Petunia was so excited about it all that she had to have a little lie-down.
Buttercup and Petunia still like to be together. Don't they look great in their "new" clean fleece?!

Tulip, who was housed with the sheep before, can still visit with her friends through the cattle panel divider. We keep the goats and sheep housed separately because their mineral needs are quite different. Here's Tulip checking out the excitement, and Poppy looking on with interest!

So all our girls are well settled and all of them have flower names - Tulip, Buttercup, and Petunia. Perhaps that is because they are ready to blossom in their new lives here on the farm.

p.s. Waste not, want not! What did I do with that nasty, burr-filled fleece? I used it (with the soft, inner side up) to line the chicken coop nest boxes and the inside of the "Eglu" coop where the silkies live. What a soft, nice bed for a hen to lay an egg on!

Saturday, January 24, 2009

Two sheep in the hand are worth a goat in the bush

Yet another rescue was completed today by your friendly Iowa blog buddies. Today, we rescued a goat and two sheep, of course, from the Animal Rescue League. We love our shelter - and they love us! These critters were surrendered by a farm in Northern Iowa but the shelter in their area only took their dogs and cats. That shelter called our shelter to see if the goats and sheep and horses could be brought here, which they were. Not long after that, the shelter contacted us....their favorite farm folks. And there began the story.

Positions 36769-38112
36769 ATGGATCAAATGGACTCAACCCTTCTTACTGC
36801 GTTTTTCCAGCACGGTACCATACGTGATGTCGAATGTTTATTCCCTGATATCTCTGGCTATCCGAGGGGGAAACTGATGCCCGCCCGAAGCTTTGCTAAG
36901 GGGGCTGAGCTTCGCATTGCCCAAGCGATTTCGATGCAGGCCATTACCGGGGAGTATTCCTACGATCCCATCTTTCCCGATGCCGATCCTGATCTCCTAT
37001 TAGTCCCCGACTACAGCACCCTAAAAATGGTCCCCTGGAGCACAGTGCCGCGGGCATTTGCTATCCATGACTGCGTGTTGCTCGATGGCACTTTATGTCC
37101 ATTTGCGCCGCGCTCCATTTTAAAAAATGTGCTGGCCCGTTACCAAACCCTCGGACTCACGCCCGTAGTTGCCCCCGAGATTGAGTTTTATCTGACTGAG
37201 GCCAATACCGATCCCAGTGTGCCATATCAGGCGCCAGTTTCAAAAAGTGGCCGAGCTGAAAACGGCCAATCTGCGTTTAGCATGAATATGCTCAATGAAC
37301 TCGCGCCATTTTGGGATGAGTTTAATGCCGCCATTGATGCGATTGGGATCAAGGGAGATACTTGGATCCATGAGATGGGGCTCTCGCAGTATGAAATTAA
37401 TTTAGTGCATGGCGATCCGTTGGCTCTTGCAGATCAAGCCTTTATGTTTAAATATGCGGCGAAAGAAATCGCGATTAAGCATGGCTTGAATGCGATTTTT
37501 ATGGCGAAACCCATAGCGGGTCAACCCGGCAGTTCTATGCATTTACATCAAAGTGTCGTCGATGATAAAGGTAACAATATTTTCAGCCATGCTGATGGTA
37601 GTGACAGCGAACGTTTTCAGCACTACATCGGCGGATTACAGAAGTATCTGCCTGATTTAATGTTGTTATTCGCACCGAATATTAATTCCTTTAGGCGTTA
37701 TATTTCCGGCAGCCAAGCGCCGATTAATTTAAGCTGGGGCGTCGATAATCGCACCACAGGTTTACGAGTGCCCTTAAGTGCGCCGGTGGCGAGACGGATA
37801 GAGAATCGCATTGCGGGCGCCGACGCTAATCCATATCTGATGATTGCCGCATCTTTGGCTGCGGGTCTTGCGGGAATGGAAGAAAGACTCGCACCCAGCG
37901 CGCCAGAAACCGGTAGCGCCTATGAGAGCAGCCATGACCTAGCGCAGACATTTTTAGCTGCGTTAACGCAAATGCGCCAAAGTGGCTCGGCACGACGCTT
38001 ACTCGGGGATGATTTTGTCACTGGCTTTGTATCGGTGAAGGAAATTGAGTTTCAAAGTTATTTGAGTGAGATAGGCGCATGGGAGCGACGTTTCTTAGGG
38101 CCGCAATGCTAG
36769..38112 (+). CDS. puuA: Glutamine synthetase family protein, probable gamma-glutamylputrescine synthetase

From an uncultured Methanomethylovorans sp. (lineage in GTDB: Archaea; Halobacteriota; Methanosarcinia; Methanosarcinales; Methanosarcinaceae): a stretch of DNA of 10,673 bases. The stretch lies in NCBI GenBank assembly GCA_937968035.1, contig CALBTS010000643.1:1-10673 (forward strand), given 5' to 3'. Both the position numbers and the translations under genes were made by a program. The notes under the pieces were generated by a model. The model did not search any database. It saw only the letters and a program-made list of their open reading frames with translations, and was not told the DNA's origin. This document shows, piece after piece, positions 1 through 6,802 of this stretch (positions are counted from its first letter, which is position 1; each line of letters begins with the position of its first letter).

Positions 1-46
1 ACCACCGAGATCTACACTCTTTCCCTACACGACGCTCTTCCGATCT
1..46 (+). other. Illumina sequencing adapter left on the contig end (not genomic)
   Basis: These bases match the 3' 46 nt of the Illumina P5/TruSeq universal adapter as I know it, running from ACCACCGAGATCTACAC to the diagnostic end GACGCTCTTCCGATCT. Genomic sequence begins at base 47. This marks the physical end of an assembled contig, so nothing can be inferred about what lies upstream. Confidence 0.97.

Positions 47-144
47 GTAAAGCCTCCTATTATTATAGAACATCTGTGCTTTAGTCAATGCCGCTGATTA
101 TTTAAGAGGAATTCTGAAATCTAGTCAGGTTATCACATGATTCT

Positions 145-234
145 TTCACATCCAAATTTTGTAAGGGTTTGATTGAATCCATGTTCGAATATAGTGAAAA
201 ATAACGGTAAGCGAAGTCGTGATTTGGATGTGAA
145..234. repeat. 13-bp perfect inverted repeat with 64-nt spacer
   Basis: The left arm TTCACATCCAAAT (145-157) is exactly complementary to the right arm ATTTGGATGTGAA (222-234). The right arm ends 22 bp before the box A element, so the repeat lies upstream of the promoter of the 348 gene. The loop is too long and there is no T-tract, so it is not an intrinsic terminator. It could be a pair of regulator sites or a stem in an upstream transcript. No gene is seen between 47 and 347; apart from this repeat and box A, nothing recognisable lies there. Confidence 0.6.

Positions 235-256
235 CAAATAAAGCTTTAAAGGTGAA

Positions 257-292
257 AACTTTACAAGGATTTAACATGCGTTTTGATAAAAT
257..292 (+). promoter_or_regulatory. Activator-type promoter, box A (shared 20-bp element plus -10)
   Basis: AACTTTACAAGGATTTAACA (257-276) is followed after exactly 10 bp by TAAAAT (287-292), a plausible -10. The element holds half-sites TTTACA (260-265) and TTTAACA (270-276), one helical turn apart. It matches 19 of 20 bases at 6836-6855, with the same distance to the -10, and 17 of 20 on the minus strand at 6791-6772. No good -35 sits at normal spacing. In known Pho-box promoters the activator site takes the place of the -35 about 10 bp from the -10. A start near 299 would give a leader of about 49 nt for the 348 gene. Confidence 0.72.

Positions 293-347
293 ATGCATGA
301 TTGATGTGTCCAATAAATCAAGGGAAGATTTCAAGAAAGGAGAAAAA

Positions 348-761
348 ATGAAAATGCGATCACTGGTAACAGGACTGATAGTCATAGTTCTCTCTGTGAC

I went to see the trio on Thursday at lunch hour. What a sorry state they were in. I have never seen so many burrs on any animal in my life. But other than the condition of their fleeces, they were relatively healthy looking. Their hooves were fine and their weight seemed normal, so I agreed to take them on. This afternoon, around 3, we went to the shelter. It took some effort to load the sheep into the back of the pickup. Primarily this was because they lay down as soon as we put a lead on them. These are not small sheep. So the loading of the sheep required heavy lifting, significant persuasion, and a lot of heaving and shoving. Once they were in, we proceeded to load the goat. She was a different kind of trouble. Once on a lead, she decided to demonstrate her strength and determination. It took us both to get her loaded, but only after she took Kelly on a bit of a joy ride.